All powers of 5 can be written as the sum of two square numbers in different ways. Investigate the number of points with integer coordinates on circles with centres at the origin for which the square of the radius is a power of 5. For the two circles shown in red in the diagram the radius is a power of 5 and for the circles shown in black this is not so but the square of the radius is a power of 5.
Thanks to Rusi Kolev for the following solution.
To find all the points which lie on the circle k(0;r) and O(0;0) we have to use the circle equation $ x^2 + y^2 = r^2 $
If we find such real numbers x and y then the point with coordinates (x,y) lies on the cirlce.It is given that $ r^2 =5^n$, n is a positive integer and $ n \geq 1 \rightarrow r = \surd(5^n);$ Then we have the equation$ x^2 + y^2 = 5^n \rightarrow x^2 = 5^n  y^2 \rightarrow x = \surd(5^n y^2)$ and x and y are positive integers (belong to N).
To find all the x and y which satisfy the equation we have to try all the y's up to $ \surd5^n$.As $x^2$ and $y^2$ are positive numbers then x and y are positive or negative. Then we can find all the positive x and y and make up combinations. For example if $ x_1 \geq 0$ and $y_1 \geq 0 $ then all the solutions are: $(x_1,y_1), (x_1,y_1), (x_1,y_1), (x_1,y_1).$.
Here are all the positive solutions for n up to 12:
n 
x 
y 
0

1

0

0

0

1

1

2

1

1

1

2

2

5

0

2

4

3

2

3

4

2

0

5

3

11

2

3

10

5

3

5

10

3

2

11

4

25

0

4

24

7

4

20

15

4

15

20

4

7

24

4

0

25

5

55

10

5

50

25

5

41

38

5

38

41

5

25

50

5

10

55

6

125

0

6

120

35

6

117

44

6

100

75

6

75

100

6

44

117

6

35

120

6

0

125

7

278

29

7

275

50

7

250

125

7

205

190

7

190

205

7

125

250

7

50

275

7

29

278

8

625

0

8

600

175

8

585

220

8

527

336

8

500

375

8

375

500

8

336

527

8

220

585

8

175

600

8

0

625

9

1390

145

9

1375

250

9

1250

625

9

1199

718

9

1025

950

9

950

1025

9

718

1199

9

625

1250

9

250

1375

9

145

1390

10

3125

0

10

3116

237

10

3000

875

10

2925

1100

10

2635

1680

10

2500

1875

10

1875

2500

10

1680

2635

10

1100

2925

10

875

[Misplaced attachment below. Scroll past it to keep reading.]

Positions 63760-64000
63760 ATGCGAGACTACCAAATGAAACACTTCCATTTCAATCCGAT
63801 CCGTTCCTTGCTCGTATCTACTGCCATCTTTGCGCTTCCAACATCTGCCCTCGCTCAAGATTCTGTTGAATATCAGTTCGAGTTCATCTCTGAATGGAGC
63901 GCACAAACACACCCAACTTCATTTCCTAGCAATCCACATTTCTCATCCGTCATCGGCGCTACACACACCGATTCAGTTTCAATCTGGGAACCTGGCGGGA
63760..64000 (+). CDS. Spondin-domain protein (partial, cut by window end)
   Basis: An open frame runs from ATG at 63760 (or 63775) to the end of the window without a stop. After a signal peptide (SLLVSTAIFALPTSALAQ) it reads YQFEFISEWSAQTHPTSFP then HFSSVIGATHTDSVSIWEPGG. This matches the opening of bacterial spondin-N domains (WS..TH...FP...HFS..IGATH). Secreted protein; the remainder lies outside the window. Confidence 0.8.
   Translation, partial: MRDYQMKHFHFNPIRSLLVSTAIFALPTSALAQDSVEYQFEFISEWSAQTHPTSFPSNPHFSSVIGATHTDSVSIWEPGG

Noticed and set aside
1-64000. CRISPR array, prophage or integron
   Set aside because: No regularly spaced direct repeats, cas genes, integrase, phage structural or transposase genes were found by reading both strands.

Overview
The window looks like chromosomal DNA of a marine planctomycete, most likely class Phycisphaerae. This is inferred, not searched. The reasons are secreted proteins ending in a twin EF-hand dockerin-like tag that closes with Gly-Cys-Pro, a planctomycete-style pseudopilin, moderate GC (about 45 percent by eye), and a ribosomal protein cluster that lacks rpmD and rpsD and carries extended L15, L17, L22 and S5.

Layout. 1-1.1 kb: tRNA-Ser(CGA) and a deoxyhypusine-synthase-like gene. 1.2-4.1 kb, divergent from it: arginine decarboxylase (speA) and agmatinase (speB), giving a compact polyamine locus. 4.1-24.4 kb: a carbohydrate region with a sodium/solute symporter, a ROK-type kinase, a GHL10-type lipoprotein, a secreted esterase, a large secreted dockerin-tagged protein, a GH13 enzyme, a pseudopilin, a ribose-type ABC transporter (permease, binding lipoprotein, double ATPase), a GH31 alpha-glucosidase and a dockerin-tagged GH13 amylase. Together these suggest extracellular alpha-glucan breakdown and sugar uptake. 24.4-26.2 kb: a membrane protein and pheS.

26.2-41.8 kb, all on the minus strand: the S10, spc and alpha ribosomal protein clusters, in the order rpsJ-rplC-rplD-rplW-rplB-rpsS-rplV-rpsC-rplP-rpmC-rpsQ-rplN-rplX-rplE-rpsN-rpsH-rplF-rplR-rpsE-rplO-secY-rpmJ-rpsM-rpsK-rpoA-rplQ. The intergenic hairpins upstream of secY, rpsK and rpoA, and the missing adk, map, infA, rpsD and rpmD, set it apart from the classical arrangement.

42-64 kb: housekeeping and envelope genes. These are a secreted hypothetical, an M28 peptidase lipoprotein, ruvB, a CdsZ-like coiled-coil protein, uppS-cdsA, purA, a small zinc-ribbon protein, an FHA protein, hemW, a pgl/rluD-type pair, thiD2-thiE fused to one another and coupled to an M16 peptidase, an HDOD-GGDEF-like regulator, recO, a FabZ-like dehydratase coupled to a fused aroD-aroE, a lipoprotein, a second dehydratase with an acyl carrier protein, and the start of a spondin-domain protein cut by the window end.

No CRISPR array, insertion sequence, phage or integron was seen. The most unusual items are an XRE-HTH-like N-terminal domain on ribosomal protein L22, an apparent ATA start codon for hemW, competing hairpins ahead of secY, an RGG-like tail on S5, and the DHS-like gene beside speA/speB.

3000

10

237

3116

10

0

3125

11

6950

725

11

6875

1250

11

6469

2642

11

6250

3125

11

5995

3590

11

5125

4750

11

4750

5125

11

3590

5995

11

3125

6250

11

2642

6469

11

1250

6875

11

725

6950

12

15625

1185

12

15580

4375

12

15000

5500

12

14625

8400

12

13175

9375

12

12500

10296

12

11753

11753

12

10296

12500

12

9375

13175

12

8400

14625

12

5500

15000

12

4375

15580

12

1185

15625

What we notice is when n = 0 or 1 we have only one solution (by one
solution I mean one pair of POSITIVE integers that satisfy the
equation.
We can always make all the solutions by using the combinations explained above! .
When n = 2 or 3 we have 2 solutions ... so we know that for a given integer n the number of solutions is:1.
If n is even The number of positive solutions is "n + 2".
If n is odd The number of positive solutions is "n + 1".
But why is this so? Why do the solutions always increase with 1?
Let`s take n = 2k (even):
n=2
We notice the solutions:$0 \times5^1$; $5^1$ and $3 \times5^0$; $4
\times5^0$; and $4 \times5^0$; $3 \times5^0$ and $5^1$; $0
\times5^1$
n=4
$0 \times5^2$; $5^2$ and $3 \times5^1$; $4 \times5^1$; and $7
\times5^0$; $24 \times5^0$ and $24 \times5^0$; $7 \times5^0$ and $4
\times5^1$; $3 \times5^1$ and $5^2$; $0 \times5^2$
n=6
$0 \times5^2$; $5^2$ and $3 \times5^1$; $4 \times5^1$; and $7
\times5^0$; $24 \times5^0$ and $24 \times5^0$; $7 \times5^0$ and $4
\times5^1$; $3 \times5^1$ and $5^2$; $0 \times5^2$
Now let`s take n = 2k + 1(odd):
n=3, (k=1).
We notice the solutions:$2 \times5^0$; $11 \times5^0$ and $5
\times5^0$; $10 \times5^0$ and $11 \times5^0$; $2 \times5^0$
n=5 (k=2)
$2 \times5^1$; $11 \times5^1$ and $5 \times5^1$; $10 \times5^1$
and $38 \times5^0$; $41 \times5^0$ and $41 \times5^0$; $38
\times5^0$ and $10 \times5^1$; $5 \times5^1$ and $11 \times5^1$; $2
\times5^1$
n=7 (k=3)
$2 \times5^2$; $11 \times5^2$ and $5 \times5^2$; $10 \times5^2$ and $38 \times5^1$; $41 \times5^1$ and $29 \times5^0$; $278 \times5^0$ and $278 \times5^0$; $29 \times5^0$; and $41 \times5^1$; $38 \times5^1$ and $10 \times5^2$; $5 \times5^2$ and $11 \times5^2$; $2 \times 5^2$
Every next odd n has all the previous solutions but raised to the +1 power plus TWO NEW solutions.
As n approaches infinity the solutions will become more and more ...
Until now we have only discussed the positive integers. If we are to make all the solutions we will use the example above: if $x_1 \geq 0$ and $y_1 \geq 0 $
But these formulae are also not correct because if we have root
0 then there isn`t +0 and 0. We have root 0 only when $n=2k$;
$k=1$,$2$,$3$....
We have $4n + 8$ solutions if we count +0 and 0. But becausethere
is no difference between +0 and 0 we deduct 2 solutions for every
zero root,
Solutions are: $4n + 8  4= 4n + 4 = 4(n + 1)$. And that`s the
number of solutions for an odd $n$.